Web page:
10pc piracy cut could create 5,700 new jobs


2 Apr 2003

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If Ireland succeeds in cutting its current 42pc software piracy rate by 10pc down to 32pc it could grow Ireland’s software sector by 50pc, from the present US$2.1bn to nearly US$3.2bn, according to fresh research from IDC.

In 1996, Ireland had the second highest software piracy rate in Europe amongst businesses of over 70pc. The introduction of the Copyright Act in 2000 as well as increased vigilance by organisations such as BSA Ireland and Irish firms has resulted in the rate dropping to 42pc. However, this still contrasts significantly with the UK at 25pc and the US at around 10pc.

Vicky Hawksworth, an analyst with IDC, studied the market and believes that cutting Ireland’s piracy rate to 32pc could add US$570m to the Irish economy, create 2,400 additional high-wage jobs in the sector, as well as increase local industry revenues by nearly US$500m. It could also generate an additional US$236m in tax revenues for the Irish Government.

In reducing the piracy rate by 28pc from 70pc down to 42pc, Ireland achieved the largest software piracy reduction in western Europe and as a result the software industry grew 30pc and created more than 7,500 jobs in the IT sector. The IT sector in Ireland, IDC predicts, will grow by 40pc by 2006.

“Local industry would gain more than the multinational importers [from piracy reduction], mostly because so many of the benefits would accrue to local services and distribution companies, and because local software firms, who can’t spread their risk across geographies with lower piracy rates, would have the wherewithal to re-invest in their businesses,” said Hawksworth.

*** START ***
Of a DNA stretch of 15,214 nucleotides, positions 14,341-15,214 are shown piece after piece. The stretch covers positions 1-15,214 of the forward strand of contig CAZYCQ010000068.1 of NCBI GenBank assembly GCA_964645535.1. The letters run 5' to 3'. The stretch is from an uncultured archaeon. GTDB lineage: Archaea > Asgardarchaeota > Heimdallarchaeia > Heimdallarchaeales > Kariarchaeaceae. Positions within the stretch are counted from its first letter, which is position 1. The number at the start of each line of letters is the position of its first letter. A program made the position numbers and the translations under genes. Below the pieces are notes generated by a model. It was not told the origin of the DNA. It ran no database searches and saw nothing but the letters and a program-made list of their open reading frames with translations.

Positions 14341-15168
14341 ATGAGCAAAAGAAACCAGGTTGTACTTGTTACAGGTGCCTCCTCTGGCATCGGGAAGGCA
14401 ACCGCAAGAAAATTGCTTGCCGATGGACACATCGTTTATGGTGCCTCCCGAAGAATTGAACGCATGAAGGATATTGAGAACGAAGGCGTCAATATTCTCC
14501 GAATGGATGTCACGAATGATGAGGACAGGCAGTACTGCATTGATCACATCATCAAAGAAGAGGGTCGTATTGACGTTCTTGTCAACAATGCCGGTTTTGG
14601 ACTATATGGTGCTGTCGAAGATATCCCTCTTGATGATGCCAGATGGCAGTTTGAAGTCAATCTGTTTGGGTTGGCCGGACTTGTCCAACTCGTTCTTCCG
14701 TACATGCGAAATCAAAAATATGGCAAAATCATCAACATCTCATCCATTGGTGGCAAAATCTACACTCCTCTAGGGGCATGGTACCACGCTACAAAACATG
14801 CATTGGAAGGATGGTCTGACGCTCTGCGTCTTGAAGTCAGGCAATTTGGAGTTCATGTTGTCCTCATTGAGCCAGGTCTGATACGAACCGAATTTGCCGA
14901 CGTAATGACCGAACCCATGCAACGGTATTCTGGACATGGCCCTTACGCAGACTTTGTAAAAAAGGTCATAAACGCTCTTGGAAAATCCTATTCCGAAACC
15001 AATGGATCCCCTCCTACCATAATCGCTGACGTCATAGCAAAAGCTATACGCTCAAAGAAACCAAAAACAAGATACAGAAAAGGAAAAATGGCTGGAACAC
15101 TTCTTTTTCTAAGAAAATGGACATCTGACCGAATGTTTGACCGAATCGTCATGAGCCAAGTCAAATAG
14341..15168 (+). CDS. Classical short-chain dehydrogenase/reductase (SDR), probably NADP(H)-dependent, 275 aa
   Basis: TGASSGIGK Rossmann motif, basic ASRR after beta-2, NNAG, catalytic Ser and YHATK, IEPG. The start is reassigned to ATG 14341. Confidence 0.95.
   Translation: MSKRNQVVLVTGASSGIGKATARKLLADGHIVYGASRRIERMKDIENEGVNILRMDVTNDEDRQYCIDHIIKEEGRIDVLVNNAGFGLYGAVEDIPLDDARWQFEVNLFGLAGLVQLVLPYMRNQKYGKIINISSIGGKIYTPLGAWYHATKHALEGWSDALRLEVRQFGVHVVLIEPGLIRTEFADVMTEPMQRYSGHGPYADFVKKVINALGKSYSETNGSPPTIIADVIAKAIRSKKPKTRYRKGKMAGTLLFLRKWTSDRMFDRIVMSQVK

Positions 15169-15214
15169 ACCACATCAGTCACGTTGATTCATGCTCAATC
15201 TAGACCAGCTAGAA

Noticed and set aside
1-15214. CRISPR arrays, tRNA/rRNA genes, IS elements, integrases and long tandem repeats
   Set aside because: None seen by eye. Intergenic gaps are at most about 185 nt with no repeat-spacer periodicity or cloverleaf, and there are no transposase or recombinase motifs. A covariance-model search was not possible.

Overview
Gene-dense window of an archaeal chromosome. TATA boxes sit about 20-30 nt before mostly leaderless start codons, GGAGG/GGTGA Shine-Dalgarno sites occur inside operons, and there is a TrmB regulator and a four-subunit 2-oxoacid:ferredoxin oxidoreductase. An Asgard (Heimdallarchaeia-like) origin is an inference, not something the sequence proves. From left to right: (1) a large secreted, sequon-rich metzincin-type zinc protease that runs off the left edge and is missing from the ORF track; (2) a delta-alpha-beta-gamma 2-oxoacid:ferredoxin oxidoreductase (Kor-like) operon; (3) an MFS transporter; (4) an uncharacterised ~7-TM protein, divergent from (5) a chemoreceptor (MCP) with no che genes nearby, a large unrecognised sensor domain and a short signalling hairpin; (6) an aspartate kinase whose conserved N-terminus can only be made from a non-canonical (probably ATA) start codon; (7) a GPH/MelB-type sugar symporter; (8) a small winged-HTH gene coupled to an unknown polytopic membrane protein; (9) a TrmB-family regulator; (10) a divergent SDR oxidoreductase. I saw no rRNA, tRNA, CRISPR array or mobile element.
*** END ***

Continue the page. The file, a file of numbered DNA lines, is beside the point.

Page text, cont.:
Julian McMenamin, chairman of BSA Ireland, said that with Ireland’s piracy rate standing at 42pc, almost one in every two software programmes in use in Ireland is illegal. He said the benefits of a downward spiralling IT piracy rate between 1996 and 2000 were obvious and that this progress should be furthered. “We believe that the Irish Government and the IT industry should lead by example and embrace programmes to educate consumers about their responsibilities and the harm piracy causes innovators, copyright owners and the economy.”

Internationally, based on a study of 57 countries that account for more than 98pc of overall IT consumption in the world, a 10pc drop in piracy from the present 40pc down to 30pc could see the IT industries in each country grow greater than 50pc. According to Hawksworth, a 10pc drop in global piracy would create 1.5m new high-paid jobs, create €57bn in tax revenues and add a further €357bn in additional economic growth.

Hawksworth says that this research covers the direct impact of a reduction of software piracy on software revenues and employment, but does not take into account the indirect benefits such as increased shipping and expenditure in the local economy.

By John Kennedy